Defenders of the president’s minimum wage increase point to the fact that the value of the minimum wage has deteriorated over time. This is true. The Census Bureau uses the CPI-U-RS index for historical analyses, and it finds that in 1968, the value of the minimum wage was $9.25 (and not the $10.60 that you’d find under CPI-U, an index that is widely believed to overstate inflation). So last year, the president proposed almost raising the federal minimum wage to its highest level; now he is proposing that we raise the minimum wage to a level that is roughly 9.2 percent higher than its highest historical level.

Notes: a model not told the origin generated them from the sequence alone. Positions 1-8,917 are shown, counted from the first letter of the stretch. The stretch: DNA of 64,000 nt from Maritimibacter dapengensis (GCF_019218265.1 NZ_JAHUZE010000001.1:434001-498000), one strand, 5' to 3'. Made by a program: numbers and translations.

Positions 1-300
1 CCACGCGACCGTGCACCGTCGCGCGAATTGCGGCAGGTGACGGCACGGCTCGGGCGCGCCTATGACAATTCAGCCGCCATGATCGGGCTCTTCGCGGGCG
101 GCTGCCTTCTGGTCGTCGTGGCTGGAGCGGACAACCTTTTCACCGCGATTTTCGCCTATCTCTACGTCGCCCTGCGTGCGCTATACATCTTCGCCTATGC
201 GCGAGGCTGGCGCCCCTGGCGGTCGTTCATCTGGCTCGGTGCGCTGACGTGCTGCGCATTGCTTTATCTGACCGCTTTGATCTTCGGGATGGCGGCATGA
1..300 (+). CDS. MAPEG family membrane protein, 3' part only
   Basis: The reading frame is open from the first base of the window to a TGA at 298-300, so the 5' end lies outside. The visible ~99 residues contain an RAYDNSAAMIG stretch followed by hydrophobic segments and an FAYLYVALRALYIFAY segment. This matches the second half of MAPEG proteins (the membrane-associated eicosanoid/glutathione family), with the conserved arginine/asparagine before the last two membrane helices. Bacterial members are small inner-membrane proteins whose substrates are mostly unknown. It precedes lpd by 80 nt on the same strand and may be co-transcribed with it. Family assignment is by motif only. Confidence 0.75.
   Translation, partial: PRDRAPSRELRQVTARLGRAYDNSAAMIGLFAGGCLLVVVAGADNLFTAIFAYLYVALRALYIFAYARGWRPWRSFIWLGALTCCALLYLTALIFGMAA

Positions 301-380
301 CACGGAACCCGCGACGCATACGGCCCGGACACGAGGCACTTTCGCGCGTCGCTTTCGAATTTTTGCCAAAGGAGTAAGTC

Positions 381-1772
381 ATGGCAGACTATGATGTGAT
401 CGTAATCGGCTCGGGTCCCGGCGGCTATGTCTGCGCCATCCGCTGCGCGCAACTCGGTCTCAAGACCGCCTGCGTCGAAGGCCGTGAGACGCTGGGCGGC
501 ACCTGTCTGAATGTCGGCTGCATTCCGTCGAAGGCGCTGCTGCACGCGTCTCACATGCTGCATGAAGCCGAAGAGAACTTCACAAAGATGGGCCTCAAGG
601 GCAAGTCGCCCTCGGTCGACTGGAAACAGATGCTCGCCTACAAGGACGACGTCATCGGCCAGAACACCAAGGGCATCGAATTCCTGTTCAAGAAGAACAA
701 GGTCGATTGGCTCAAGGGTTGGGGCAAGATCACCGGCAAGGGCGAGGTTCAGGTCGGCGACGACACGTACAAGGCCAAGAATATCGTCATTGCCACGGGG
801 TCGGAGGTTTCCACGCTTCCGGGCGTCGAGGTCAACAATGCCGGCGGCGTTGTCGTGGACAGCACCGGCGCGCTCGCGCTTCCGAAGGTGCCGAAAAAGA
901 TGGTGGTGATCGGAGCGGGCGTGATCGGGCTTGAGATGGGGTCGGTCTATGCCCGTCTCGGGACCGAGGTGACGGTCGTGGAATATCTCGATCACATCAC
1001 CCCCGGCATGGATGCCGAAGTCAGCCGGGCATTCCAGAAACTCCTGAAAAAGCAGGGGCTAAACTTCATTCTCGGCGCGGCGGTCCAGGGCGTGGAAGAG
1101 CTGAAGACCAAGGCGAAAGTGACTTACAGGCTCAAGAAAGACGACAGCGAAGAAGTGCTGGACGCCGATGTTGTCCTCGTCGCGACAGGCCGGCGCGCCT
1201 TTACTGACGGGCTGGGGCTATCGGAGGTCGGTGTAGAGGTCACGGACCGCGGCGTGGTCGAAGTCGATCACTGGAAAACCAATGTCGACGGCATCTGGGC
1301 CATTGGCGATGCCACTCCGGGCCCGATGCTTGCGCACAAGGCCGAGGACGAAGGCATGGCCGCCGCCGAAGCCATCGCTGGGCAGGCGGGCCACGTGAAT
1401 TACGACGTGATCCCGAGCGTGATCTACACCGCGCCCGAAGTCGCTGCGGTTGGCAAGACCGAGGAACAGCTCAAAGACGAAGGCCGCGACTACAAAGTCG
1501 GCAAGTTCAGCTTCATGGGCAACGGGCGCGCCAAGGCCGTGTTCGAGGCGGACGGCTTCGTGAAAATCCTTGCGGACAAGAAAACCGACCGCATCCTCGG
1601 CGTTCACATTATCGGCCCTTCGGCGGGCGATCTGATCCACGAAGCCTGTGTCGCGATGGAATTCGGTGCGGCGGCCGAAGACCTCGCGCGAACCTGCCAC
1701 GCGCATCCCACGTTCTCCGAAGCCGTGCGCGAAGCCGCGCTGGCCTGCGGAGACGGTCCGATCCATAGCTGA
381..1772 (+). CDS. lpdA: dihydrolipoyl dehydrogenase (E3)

This might seem reasonable enough given that we are a more affluent country. Yet we are a different country along many different levels, e.g., the labor market is far more inclusive now than it had been in the past, when women were largely excluded from the labor force, through active discrimination and norms that discouraged women’s work, and when less-skilled immigrants represented a far smaller share of the workforce. In 1970, 4 percent of the U.S. population was foreign-born; as of 2013, the foreign-born share has increased to 13 percent, which is to say that it has more than tripled. In a related vein, the share of U.S. residents over the age of 5 with limited English language proficiency has increased dramatically in recent decades — by 80 percent from 1990 to 2010, when it reached 9 percent of the over-5 population.